British Columbia

B.C. fruit growers worry lack of workers due to COVID-19 will lead to produce shortage

Ottawa has declared temporary foreign farm workers an essential service, but border restrictions and reluctant domestic workers still pose challenges for Okanagan farmers.

4,500 migrant workers are needed every year to work Okanagan fields and orchards

The B.C. Fruit Growers' Association relies on about 4,500 temporary foreign workers to help pick Okanagan produce every year. It does not expect to have enough hands to complete the harvest this year due to the coronavirus pandemic. (Glen Lucas)

Although the federal government has designated temporary foreign farm workers an essential service and exempted them from COVID-19 border closures, some B.C. farmers are worried there will not be enough hands to help with this year's harvest.

Glen Lucas, general manager of the B.C. Fruit Growers' Association, says about 4,500 migrant workers are needed every year to work Okanagan fields and orchards. Many of those workers come from Mexico and the Caribbean, and while they are permitted to come into Canada during the virus pandemic, Lucas said the logistics of getting them here is a challenge.

Lucas said those workers will have to be flown by charter plane because of border closures and reduced airline service, and he worries that could mean reduced numbers or delayed arrivals.

"That is something we are working on and it takes time to put in place," Lucas told CBC's Daybreak South host Chris Walker on Wednesday.

Lucas also expects some of those workers will choose to stay home with their families during the coronavirus pandemic. 

"The sense that I have is that we will not have enough," said Lucas.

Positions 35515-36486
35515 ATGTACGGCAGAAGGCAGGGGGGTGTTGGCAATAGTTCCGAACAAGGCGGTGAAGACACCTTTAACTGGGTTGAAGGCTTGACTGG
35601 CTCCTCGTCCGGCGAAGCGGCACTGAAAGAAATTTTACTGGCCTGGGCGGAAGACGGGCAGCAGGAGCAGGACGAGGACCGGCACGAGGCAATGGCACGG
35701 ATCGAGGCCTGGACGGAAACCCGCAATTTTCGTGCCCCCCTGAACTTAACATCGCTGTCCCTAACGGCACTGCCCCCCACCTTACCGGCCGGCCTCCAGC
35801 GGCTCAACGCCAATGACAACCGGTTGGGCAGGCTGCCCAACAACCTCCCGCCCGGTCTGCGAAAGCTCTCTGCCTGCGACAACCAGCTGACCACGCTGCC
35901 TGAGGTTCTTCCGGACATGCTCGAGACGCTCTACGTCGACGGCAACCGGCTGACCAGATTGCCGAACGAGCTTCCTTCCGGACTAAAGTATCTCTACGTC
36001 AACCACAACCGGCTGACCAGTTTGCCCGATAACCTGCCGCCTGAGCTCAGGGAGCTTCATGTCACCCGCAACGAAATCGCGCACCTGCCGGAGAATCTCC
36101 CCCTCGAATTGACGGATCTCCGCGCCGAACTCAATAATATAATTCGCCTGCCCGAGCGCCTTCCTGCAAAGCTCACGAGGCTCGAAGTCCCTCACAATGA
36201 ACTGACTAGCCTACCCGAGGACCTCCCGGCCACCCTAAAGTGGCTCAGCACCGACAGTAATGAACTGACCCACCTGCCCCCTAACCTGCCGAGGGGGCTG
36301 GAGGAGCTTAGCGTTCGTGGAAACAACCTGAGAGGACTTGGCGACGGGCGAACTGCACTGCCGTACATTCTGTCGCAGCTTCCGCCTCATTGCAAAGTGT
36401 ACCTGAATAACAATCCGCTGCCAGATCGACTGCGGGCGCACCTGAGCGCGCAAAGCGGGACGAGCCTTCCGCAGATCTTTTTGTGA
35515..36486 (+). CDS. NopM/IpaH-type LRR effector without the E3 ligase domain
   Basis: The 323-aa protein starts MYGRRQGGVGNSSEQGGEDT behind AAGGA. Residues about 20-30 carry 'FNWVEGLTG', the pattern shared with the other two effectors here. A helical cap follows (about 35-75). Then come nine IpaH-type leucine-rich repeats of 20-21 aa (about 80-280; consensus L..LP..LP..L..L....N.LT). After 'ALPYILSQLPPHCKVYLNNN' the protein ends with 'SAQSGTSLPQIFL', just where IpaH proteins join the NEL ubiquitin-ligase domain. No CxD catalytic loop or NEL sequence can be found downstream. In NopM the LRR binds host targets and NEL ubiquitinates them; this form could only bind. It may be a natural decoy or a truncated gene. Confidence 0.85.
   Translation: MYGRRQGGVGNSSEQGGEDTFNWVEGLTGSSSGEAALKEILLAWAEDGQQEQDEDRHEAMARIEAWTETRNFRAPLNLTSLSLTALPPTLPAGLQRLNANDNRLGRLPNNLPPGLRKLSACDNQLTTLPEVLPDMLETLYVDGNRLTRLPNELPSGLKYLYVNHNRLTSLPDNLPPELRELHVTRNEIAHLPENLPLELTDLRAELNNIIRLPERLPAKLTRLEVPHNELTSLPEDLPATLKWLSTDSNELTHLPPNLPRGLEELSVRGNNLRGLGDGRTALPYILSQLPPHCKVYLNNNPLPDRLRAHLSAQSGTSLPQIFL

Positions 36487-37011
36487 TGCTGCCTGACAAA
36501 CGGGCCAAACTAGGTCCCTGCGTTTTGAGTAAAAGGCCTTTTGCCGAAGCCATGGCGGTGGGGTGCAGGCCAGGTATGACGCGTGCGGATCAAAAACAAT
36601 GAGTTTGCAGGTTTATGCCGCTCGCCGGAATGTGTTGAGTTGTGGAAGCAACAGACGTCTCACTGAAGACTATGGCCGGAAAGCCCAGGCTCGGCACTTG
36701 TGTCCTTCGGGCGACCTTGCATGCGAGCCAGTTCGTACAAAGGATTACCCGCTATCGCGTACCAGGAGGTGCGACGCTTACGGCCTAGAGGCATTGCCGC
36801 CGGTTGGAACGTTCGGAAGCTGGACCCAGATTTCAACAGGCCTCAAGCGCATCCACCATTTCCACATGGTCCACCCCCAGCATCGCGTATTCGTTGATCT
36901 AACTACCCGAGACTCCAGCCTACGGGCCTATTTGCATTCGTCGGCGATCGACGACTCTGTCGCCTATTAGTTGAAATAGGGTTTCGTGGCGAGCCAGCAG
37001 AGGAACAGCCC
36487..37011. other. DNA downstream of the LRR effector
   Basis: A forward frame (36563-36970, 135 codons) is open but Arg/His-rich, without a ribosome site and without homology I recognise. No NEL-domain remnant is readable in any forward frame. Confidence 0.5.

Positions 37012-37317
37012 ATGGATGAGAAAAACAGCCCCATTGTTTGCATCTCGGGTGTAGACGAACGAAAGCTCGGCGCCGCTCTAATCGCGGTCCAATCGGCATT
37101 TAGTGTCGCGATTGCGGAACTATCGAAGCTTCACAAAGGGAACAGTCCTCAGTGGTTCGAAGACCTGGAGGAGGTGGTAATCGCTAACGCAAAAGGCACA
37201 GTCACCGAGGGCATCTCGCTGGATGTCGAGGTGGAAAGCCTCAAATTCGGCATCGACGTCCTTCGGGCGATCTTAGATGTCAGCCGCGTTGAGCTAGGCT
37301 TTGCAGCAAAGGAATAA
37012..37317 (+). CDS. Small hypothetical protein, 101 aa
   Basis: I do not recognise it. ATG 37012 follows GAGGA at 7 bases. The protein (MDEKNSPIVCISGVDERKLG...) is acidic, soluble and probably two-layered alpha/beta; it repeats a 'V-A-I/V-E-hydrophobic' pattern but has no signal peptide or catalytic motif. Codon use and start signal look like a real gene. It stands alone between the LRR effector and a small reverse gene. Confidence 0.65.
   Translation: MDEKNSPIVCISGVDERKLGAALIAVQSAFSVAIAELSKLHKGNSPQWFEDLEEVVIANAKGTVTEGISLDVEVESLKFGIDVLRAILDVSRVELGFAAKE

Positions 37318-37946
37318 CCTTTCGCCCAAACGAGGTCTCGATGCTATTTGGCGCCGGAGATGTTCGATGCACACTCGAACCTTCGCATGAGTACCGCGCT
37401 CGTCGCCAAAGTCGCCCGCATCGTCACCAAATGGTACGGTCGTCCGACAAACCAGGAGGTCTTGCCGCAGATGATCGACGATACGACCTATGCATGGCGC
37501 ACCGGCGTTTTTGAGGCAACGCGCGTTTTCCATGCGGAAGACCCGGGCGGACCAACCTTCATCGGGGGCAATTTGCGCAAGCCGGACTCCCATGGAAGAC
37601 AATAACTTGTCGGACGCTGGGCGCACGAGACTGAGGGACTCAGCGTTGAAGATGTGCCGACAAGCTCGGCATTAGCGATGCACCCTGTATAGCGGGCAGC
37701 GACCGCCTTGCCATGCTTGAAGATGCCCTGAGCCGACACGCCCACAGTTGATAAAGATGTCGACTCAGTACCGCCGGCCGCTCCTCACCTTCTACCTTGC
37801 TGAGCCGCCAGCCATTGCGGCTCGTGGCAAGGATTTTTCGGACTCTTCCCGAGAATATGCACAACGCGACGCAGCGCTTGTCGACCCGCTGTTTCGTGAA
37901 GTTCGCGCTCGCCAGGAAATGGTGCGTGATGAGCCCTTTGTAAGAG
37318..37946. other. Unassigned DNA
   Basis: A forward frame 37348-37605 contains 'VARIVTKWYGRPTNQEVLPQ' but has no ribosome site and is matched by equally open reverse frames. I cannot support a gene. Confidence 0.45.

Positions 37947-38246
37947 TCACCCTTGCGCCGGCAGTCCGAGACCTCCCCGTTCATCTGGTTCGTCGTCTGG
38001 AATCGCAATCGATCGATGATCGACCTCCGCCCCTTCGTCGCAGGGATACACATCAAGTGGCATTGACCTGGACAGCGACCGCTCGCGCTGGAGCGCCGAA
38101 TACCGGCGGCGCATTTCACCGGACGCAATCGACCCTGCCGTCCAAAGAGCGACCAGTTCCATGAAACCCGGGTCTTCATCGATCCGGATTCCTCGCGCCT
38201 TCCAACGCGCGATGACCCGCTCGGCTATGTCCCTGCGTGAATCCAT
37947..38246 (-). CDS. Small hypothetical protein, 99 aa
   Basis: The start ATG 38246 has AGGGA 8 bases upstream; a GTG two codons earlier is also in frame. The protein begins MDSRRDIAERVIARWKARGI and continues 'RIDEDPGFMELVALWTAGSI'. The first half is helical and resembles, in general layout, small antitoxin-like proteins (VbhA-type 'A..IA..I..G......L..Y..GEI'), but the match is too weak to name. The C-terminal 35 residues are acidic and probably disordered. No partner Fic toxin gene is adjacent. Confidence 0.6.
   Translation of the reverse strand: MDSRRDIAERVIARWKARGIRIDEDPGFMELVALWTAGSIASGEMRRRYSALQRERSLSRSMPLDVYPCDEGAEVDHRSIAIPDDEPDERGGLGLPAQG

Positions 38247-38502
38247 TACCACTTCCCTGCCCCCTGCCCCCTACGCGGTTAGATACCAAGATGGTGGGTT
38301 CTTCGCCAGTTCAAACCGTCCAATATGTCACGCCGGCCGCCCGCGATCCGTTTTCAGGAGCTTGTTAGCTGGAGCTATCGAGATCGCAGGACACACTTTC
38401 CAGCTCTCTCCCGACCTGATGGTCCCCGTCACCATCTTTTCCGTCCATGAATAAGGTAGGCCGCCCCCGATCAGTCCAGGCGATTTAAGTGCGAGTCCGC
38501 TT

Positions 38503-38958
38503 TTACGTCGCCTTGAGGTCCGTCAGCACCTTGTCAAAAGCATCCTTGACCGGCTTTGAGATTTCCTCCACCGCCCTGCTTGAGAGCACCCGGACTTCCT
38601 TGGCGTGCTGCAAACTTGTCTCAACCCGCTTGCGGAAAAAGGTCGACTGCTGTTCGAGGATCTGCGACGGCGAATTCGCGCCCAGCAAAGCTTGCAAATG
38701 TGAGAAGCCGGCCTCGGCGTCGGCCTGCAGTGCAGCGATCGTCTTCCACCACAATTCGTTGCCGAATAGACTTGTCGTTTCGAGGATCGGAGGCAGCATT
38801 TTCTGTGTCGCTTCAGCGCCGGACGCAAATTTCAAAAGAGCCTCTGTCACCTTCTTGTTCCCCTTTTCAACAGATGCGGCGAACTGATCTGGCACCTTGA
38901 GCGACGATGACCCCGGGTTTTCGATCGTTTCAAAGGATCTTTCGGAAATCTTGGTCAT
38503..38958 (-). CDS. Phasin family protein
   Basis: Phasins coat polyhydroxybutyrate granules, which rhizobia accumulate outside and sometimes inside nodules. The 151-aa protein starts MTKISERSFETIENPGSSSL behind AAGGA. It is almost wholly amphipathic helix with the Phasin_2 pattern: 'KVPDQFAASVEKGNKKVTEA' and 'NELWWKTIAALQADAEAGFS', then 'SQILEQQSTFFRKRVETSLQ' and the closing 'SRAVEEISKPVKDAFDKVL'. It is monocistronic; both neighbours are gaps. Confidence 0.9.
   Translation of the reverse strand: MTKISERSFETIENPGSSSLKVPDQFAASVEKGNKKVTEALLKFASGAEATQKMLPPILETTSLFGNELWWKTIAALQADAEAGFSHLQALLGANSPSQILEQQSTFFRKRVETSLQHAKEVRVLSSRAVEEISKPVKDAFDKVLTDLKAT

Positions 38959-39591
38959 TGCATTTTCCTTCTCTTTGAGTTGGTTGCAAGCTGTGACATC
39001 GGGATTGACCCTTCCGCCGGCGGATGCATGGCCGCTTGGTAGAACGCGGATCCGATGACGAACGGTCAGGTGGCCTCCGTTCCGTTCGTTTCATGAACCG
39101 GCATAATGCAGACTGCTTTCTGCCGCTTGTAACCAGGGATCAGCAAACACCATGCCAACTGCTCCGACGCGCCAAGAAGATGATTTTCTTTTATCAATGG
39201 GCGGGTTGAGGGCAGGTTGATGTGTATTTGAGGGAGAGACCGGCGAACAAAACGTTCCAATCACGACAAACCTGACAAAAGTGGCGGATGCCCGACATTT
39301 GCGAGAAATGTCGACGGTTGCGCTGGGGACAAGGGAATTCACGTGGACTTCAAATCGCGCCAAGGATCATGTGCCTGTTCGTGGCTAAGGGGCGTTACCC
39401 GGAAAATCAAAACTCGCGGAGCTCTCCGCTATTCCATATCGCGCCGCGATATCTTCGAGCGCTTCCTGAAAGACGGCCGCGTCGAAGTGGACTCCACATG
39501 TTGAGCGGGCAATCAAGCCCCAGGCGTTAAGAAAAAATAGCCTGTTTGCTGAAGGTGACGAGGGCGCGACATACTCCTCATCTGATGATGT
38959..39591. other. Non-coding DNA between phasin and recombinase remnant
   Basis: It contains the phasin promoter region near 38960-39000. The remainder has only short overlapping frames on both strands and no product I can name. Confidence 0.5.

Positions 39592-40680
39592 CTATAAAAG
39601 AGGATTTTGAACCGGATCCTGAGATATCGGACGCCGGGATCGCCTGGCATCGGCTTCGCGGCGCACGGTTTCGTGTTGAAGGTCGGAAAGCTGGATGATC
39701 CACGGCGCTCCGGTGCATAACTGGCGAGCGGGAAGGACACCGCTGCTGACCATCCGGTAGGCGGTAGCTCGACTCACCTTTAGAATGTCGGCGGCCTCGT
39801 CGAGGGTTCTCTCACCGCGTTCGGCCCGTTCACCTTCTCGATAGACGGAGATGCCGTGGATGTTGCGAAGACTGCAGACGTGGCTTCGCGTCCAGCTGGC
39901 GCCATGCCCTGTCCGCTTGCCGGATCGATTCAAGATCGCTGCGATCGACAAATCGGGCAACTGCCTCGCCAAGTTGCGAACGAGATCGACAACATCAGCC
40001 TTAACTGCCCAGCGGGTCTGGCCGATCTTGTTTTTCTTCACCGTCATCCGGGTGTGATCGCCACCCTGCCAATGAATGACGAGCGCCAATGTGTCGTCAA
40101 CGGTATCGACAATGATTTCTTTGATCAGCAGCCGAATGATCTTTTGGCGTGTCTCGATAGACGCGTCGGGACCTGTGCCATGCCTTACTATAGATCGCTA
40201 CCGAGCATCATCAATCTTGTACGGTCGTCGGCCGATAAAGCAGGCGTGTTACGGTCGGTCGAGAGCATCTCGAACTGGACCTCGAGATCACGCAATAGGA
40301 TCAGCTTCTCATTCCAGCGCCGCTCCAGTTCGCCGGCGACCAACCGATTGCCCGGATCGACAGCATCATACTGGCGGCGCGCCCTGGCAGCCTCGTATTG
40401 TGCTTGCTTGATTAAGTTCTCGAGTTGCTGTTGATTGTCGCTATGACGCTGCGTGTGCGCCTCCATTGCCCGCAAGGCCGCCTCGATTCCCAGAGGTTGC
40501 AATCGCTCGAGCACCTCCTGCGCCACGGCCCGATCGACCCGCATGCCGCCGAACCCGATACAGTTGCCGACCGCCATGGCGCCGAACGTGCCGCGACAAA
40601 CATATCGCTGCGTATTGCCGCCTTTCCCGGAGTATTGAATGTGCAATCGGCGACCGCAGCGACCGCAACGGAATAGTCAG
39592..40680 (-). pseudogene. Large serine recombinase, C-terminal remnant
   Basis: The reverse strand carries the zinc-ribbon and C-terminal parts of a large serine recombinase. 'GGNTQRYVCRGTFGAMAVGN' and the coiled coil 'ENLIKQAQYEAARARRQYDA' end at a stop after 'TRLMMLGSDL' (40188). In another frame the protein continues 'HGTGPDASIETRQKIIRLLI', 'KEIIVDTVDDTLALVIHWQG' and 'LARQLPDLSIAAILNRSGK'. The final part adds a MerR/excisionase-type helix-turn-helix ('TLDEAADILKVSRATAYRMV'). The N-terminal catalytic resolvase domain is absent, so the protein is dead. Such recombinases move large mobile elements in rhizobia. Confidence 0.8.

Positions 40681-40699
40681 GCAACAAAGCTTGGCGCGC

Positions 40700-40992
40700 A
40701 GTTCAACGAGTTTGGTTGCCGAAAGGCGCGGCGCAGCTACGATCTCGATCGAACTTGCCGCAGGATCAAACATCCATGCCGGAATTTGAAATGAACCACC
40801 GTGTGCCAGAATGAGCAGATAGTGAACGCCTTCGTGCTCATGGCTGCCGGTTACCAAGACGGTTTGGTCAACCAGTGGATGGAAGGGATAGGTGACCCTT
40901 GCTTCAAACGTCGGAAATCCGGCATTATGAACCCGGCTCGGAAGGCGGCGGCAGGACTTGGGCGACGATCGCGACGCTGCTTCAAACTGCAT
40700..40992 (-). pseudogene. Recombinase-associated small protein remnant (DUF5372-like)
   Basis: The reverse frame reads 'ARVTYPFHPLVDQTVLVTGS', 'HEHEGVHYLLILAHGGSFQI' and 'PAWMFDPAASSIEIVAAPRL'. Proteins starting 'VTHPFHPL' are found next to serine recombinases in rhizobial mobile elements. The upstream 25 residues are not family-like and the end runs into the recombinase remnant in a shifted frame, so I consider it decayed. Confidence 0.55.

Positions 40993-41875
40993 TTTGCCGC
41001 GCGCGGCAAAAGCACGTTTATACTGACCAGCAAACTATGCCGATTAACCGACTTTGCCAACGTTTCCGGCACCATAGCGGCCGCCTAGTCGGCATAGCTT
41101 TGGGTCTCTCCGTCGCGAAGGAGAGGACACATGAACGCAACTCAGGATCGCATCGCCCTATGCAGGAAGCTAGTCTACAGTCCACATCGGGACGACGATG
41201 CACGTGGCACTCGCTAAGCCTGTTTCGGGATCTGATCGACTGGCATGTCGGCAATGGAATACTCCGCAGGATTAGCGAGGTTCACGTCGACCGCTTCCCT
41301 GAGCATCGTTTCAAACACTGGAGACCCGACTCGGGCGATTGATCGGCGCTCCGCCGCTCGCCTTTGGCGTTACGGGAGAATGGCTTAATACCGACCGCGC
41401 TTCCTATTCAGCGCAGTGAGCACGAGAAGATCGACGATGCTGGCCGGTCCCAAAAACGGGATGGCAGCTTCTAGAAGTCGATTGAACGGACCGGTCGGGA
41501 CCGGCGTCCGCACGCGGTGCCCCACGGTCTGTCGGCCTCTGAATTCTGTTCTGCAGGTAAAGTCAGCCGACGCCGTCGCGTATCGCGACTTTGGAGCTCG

Domestic help also down

He is also worried that farmers will not be able to rely on the regular influx of backpackers, primarily from Quebec, that flood the region in the summer looking for picking work.

According to Lucas, there are roughly 1,500 Québécois pickers who arrive annually and about 1,500 backpackers who come from elsewhere who will not be able to come to B.C. if they usually do so on a travel visa. 

An association employee has been surveying Québécois pickers to see if they are planning to return this year, and Lucas said it looks like many plan to skip this season, which starts in June with the cherry harvest.

David Geen, who owns a cherry orchard, says he's not in an emergency position yet, but he knows other farmers  — for instance asparagus producers — who are already feeling the pinch.

"The government's really encouraging people to stay home and not come to work, so that does make it difficult in that environment to recruit people,"  Geen said. "If this was happening, you know, in June right ahead of harvest, that would be very, very worrisome." 

Lucas said the worker shortage will undoubtedly impact how much produce makes it to consumers this year.

"If we are short 10 per cent of workers, there will be 10 per cent less harvest," he said.

Lucas said the association is still working with government officials to finalize health protocols for temporary foreign workers who do decide to come to Canada.

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With files from Daybreak South, Tom Popyk